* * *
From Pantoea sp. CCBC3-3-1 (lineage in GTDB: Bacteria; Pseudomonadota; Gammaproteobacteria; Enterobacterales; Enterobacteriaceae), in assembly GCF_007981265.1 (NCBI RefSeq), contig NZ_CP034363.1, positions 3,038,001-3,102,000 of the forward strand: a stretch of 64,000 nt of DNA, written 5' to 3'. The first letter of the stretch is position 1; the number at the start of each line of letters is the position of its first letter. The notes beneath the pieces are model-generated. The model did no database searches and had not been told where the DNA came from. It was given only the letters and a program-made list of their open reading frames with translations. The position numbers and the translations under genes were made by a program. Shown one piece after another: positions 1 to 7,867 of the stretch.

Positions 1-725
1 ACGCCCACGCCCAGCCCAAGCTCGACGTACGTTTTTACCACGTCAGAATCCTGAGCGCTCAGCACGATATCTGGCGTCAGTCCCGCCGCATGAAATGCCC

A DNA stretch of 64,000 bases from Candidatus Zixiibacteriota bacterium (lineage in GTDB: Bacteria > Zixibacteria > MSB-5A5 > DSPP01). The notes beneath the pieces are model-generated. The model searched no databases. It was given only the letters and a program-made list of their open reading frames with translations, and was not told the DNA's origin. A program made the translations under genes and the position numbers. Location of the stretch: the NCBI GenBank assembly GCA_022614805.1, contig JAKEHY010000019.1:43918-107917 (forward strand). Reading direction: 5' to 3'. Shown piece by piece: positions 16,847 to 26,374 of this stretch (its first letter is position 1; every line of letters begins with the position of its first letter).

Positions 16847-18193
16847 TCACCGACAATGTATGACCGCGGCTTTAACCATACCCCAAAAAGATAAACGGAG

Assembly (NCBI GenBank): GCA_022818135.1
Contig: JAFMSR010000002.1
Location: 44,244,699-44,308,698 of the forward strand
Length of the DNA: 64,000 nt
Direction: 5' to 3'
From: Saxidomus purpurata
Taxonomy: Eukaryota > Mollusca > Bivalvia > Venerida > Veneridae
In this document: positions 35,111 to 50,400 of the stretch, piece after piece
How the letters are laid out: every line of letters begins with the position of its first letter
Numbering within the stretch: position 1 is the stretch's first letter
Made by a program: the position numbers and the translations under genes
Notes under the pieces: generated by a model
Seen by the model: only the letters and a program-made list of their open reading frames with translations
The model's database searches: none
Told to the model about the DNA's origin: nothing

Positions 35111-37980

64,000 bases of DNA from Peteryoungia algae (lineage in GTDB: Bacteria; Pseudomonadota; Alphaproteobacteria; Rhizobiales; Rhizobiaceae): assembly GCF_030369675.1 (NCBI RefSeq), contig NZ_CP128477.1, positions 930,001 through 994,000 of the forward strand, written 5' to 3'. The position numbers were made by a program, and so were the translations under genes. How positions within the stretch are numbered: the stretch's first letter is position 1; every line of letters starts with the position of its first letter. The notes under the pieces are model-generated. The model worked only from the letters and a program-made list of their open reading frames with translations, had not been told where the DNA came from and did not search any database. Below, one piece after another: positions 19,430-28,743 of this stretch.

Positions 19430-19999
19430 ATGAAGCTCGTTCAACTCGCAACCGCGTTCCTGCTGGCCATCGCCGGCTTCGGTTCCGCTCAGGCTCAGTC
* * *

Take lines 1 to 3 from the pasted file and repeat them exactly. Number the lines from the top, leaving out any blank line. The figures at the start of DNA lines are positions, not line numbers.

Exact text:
From Pantoea sp. CCBC3-3-1 (lineage in GTDB: Bacteria; Pseudomonadota; Gammaproteobacteria; Enterobacterales; Enterobacteriaceae), in assembly GCF_007981265.1 (NCBI RefSeq), contig NZ_CP034363.1, positions 3,038,001-3,102,000 of the forward strand: a stretch of 64,000 nt of DNA, written 5' to 3'. The first letter of the stretch is position 1; the number at the start of each line of letters is the position of its first letter. The notes beneath the pieces are model-generated. The model did no database searches and had not been told where the DNA came from. It was given only the letters and a program-made list of their open reading frames with translations. The position numbers and the translations under genes were made by a program. Shown one piece after another: positions 1 to 7,867 of the stretch.

Positions 1-725
1 ACGCCCACGCCCAGCCCAAGCTCGACGTACGTTTTTACCACGTCAGAATCCTGAGCGCTCAGCACGATATCTGGCGTCAGTCCCGCCGCATGAAATGCCC